- A network of 39 vitamin and nutritional product sites are tricking PayPal users with fake offers.
- Once the victim pays, the actors provide a valid but fake UPS tracking number.
- If the victim opens a dispute on PayPal, the scammers are usually favored since the item appears as delivered.
Scammers love PayPal because it has so many “user-friendly” features they can abuse. It’s a well-known entity, so it adds legitimacy to their tricky messages. Moreover, it’s one that covers a wide user base, so their chances of targeting a user are high.
CyberNews researchers have discovered a network of 39 scamming sites that promoted vitamins and nutritional supplements, tricking people into sending them money through PayPal.
The occasion that kick-started the investigation was an amazing discount on a set of products sold on “gardenoflifego.com,” which is not online at the time. The victim of this offer told CyberNews that everything on the website looked professional and legitimate, so she had no reason to think that this was part of a scamming operation. Once she paid via PayPal, which was the only option, by the way, the seller sent her an email containing a UPS tracking number for the package.
All appeared typical up to this point, but when she went on to check the tracking number on the UPS platform, she discovered that it was valid but not correct. The number corresponded to an item that had been despatched ten days ago and already delivered to its destination. So, naturally, she reported the fraud case on PayPal, and a dispute was created.
The seller answered the dispute by providing PayPal with a valid tracking number, claiming that the order had already been fulfilled. PayPal accepted this and refused to give the victim a refund, staying blind to the illogical facts that arise from the date mismatch. Eventually, and after CyberNews contacted PayPal, the online payments giant decided to approve the refund in goodwill.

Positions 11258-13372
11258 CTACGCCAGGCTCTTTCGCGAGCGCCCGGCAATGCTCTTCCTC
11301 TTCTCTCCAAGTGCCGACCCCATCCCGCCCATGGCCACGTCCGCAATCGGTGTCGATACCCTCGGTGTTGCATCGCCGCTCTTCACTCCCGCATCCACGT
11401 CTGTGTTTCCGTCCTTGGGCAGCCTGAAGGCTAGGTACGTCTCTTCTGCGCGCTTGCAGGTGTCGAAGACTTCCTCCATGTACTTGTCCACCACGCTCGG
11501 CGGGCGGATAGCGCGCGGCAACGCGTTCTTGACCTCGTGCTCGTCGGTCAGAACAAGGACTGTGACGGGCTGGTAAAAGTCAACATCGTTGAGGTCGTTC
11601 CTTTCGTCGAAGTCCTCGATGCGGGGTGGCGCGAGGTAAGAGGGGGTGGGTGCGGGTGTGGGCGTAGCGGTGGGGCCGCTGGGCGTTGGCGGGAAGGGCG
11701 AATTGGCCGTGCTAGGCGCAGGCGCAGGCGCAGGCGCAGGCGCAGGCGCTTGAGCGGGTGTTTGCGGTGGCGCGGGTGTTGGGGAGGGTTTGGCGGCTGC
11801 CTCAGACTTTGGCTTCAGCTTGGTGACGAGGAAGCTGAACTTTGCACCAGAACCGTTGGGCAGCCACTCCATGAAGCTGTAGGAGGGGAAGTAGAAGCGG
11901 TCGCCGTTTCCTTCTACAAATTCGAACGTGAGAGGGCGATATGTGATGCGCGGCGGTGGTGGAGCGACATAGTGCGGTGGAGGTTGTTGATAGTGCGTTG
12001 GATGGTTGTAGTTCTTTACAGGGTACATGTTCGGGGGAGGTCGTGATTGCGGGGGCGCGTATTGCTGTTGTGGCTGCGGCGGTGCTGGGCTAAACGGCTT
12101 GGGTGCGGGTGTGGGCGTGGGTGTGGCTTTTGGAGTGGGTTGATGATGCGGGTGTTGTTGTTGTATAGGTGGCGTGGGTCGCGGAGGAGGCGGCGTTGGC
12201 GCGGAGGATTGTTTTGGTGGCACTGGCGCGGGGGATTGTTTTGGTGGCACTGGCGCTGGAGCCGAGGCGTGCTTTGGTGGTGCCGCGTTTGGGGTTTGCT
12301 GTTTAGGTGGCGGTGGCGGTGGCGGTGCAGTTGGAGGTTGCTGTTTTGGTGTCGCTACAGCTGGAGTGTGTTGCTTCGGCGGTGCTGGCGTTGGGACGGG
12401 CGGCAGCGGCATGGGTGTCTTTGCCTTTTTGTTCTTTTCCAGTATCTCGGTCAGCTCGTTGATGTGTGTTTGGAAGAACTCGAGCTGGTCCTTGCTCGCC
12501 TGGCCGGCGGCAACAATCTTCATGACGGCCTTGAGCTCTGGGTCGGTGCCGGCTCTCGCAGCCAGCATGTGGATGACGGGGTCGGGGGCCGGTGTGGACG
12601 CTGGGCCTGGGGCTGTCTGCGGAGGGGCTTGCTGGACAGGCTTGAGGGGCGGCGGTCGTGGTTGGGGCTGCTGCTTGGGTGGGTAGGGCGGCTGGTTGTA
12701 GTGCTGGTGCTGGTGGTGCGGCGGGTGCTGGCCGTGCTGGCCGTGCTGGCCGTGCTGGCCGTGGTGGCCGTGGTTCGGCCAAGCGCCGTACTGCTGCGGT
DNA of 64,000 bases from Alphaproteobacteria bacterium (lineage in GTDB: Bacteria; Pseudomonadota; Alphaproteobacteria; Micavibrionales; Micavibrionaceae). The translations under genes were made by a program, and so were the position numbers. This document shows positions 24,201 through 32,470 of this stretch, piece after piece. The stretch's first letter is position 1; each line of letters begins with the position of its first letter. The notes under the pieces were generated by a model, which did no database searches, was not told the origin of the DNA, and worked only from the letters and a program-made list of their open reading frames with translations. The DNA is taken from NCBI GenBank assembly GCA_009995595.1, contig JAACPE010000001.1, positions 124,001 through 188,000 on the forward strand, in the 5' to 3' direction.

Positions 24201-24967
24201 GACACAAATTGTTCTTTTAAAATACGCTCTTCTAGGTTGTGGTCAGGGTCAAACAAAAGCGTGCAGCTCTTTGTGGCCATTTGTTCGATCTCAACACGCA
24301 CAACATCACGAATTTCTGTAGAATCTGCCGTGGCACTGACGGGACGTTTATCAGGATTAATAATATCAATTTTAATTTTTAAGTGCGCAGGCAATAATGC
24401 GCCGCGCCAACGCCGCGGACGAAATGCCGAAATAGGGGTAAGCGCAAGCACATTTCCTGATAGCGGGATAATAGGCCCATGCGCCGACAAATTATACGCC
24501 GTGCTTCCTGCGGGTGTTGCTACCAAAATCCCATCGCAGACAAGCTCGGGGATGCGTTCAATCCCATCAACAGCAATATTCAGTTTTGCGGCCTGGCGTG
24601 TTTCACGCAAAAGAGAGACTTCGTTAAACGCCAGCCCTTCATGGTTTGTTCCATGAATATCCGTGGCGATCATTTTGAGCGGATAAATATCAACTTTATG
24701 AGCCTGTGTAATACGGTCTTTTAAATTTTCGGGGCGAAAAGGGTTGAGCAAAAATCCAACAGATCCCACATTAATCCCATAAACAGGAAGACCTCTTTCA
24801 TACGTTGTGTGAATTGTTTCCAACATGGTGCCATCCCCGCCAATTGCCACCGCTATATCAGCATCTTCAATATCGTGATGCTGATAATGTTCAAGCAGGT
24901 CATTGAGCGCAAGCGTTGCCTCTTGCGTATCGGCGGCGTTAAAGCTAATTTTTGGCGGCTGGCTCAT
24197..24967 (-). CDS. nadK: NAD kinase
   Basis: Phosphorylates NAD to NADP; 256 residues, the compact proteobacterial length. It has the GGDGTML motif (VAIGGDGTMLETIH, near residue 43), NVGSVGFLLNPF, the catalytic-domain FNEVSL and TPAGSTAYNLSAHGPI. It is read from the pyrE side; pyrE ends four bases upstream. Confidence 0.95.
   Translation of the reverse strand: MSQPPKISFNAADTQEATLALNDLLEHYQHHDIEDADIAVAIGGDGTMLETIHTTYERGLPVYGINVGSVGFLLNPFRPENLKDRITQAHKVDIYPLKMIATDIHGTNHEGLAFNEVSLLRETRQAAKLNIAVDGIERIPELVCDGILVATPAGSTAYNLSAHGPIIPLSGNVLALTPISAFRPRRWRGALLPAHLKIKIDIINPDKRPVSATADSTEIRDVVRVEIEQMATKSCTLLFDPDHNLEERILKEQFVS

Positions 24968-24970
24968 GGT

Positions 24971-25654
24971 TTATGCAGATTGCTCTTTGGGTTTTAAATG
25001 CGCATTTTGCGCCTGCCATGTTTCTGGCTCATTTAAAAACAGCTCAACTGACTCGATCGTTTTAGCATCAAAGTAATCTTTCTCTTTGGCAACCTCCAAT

The investigators then moved forward with the scammers’ tracking and found several websites running on the same server and having IP address relations. The full list of the scam websites is given below. All of them have been reported, but the scammers found new hosting providers, so some are back online again.
UPS has stated that they see no evidence that one of their employees is providing the scammers with valid tracking numbers, so how exactly they’re sourcing them remains a mystery.
Also, in several cases, the scammers send empty boxes or envelopes to the buyer’s address, and since an actual tracking number is all that PayPal considers, this is enough for the trick to work. Sure, it’ll cost the scammers a small amount of money, but it’s usually nothing compared to what they pocket.